Educational systems do not scale well. We see that all around us. At smaller scales, these systems are far more effective than at larger scales. At larger scales, several constraints emerge rapidly – shortage of qualified teachers, lack of infrastructure, equitable access, degradation of learning experiences – that are primarily impacted by vision, capability and level of investments (government or private).
Since the educational system is, like Healthcare or even the government itself, primarily driven by the expert capability of human resources, there is even more pressure if we use the same systems to train/educate future human resources. Even with the promise of tools such as eLearning, intelligent tutors or e-tutoring that help reduce load on critical teaching resources, which is really a mode to reduce the adversity of scale, this primary capability is paramount.
I find this in my research over USA-India educational systems. The startling insight is that while there may be operational differences (learning autonomy is higher in the USA, teaching system is more transparent/accountable), fundamentally both countries are facing the same challenges (employability, access, equity, infrastructure, pressure on government funding, thrust on vocational training) despite there being a multiple of 4 in enrolments at school and projected multiple of 2 in HE enrolment (by 2020), if one was to compare the student population statistics (India has 4X school and will have 2X HE students as compared to the USA). We have 6 times the number of colleges. And so on.
In fact, the census (I am using this as a proxy for enrolment data which I have to find), shows that Finland, Denmark & New Zealand have a 05-24 years age group population of less than 1.5 mn people; and Australia has 5.5 mn in the same age group. But UK and USA have 15 mn and 85 mn respectively; while India has 451 mn! Finland, Denmark, New Zealand and Australia are the highest performing nations.
The UN Education Index gives these smaller countries the highest ranking in the world! Finland, Denmark, New Zealand, Cuba and Australia shared the top rank, USA is at rank 20, UK at rank 30 and India at rank 145. Not too surprisingly, the GDP per capita index by the IMF (2010) pegs the USA at rank 7, UK at 21, Australia at 10, Denmark at 17, Finland at 22, New Zealand at 32, India at 129. This showcases that despite having lower per capita GDP, all 4 top ranked countries have a better ranking. This is despite the general high correlation between the two indicators of nearly 0.81 (I took 169 countries and compared them), as would normally be expected.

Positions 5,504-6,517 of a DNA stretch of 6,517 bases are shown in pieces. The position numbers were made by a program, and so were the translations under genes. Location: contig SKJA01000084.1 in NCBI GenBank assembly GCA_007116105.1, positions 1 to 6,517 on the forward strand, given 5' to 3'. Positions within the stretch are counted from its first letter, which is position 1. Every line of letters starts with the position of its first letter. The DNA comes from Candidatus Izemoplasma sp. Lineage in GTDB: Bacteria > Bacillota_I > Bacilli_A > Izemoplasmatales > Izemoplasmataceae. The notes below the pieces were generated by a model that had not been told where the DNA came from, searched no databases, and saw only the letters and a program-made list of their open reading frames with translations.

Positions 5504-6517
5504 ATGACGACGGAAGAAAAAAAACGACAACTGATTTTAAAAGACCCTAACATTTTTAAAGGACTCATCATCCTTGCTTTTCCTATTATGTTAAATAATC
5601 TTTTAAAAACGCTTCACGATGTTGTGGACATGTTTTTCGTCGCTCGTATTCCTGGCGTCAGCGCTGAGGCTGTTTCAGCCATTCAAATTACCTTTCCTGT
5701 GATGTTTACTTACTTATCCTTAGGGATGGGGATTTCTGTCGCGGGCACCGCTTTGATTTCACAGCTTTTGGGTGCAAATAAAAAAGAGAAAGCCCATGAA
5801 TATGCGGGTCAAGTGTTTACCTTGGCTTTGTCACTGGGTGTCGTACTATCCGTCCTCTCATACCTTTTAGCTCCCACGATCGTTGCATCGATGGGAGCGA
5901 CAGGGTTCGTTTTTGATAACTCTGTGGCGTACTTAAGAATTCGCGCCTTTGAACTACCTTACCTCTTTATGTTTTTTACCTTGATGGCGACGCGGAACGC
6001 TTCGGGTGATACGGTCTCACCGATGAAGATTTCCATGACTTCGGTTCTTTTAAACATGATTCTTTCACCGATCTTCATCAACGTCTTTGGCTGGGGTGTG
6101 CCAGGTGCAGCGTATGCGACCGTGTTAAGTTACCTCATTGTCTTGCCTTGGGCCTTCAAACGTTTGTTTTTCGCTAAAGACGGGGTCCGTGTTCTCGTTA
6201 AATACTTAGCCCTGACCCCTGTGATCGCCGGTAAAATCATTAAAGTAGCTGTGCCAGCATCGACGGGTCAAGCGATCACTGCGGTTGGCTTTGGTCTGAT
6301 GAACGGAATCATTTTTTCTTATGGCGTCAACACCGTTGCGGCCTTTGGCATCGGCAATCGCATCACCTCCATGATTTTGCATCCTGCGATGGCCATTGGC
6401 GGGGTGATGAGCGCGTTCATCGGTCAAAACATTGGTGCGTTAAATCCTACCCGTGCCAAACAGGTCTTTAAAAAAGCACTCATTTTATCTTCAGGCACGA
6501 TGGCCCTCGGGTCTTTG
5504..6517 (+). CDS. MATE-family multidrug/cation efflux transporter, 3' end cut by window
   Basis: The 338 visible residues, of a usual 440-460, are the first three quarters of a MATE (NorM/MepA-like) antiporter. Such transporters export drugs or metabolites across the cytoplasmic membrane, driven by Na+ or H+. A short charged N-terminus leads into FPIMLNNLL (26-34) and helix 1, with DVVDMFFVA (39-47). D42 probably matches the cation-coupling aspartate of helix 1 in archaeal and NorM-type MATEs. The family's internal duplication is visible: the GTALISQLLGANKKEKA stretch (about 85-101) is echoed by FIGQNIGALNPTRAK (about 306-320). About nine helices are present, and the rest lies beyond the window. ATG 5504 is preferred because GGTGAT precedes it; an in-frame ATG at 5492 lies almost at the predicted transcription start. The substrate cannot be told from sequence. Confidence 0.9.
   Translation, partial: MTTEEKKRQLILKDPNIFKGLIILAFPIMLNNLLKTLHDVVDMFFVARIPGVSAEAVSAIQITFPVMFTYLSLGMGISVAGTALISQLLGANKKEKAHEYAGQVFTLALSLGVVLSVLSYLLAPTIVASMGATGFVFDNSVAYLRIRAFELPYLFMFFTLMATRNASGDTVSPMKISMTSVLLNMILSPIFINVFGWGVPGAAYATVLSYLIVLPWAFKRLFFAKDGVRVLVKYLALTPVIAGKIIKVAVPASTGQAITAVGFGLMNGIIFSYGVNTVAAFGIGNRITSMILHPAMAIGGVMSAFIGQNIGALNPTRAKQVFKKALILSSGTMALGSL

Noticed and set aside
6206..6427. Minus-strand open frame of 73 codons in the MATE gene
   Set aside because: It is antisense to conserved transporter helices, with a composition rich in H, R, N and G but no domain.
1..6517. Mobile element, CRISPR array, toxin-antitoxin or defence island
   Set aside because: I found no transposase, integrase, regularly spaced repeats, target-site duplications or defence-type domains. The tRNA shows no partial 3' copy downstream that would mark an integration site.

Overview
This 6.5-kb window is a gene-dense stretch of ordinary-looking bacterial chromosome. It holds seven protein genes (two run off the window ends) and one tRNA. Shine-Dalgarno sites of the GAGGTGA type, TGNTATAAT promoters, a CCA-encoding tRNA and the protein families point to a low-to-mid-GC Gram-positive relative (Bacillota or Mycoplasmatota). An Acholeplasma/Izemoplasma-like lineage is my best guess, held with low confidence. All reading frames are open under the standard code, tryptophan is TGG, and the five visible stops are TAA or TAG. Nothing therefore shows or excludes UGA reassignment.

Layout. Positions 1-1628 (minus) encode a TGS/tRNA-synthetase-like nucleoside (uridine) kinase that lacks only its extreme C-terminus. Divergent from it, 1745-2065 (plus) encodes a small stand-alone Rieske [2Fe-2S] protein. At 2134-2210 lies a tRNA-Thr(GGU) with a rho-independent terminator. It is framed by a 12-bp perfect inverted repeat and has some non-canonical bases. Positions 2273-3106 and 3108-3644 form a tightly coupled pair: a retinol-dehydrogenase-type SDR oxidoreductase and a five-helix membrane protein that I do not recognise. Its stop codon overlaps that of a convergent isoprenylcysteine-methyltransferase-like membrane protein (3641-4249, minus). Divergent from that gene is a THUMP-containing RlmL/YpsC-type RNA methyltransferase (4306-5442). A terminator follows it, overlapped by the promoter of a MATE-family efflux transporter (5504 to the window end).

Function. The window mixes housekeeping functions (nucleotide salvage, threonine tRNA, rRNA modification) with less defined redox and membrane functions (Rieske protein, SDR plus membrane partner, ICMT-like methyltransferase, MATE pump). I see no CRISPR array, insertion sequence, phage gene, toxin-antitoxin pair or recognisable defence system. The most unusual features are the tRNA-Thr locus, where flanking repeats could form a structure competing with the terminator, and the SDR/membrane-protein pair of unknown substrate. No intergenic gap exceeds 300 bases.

This sort of questions positions like in this post, How does Finland’s Education become the Best in the World?, which tries to take what is good in the Finnish context and tries to apply it in the USA context, something I advise against for the most part.
From the Huffington Post comes another reiteration of do what works well elsewhere, Lessons from Finland’s Educational System. There is an interesting insight into the way the Finns think from what Dr. Pasi Sahlberg says:
Finns don’t believe you can reliably measure the essence of learning. You know, one big difference in thinking about education and the whole discourse is that in the United States it’s based on a belief in competition. In my country, we are in education because we believe in cooperation and sharing. Cooperation is a core starting point for growth.
Zaidlearn points to some interesting comparisons between the Finnish and Singaporean Educational Systems in The Finnish Education System rocks!. What is interesting here that Finland GDP per capita lags behind Singapore’s, but Singapore is 52 on the Education Index rankings.
I am basically trying to make the argument that traditional educational systems are unlike traditional industrial systems and cannot scale. In which case, international lessons could be learnt for micro-strategy or operational considerations, but perhaps not for macro, policy level changes.
More importantly, this is one piece that contributes to the thinking on alternate systems of education or to change discussions.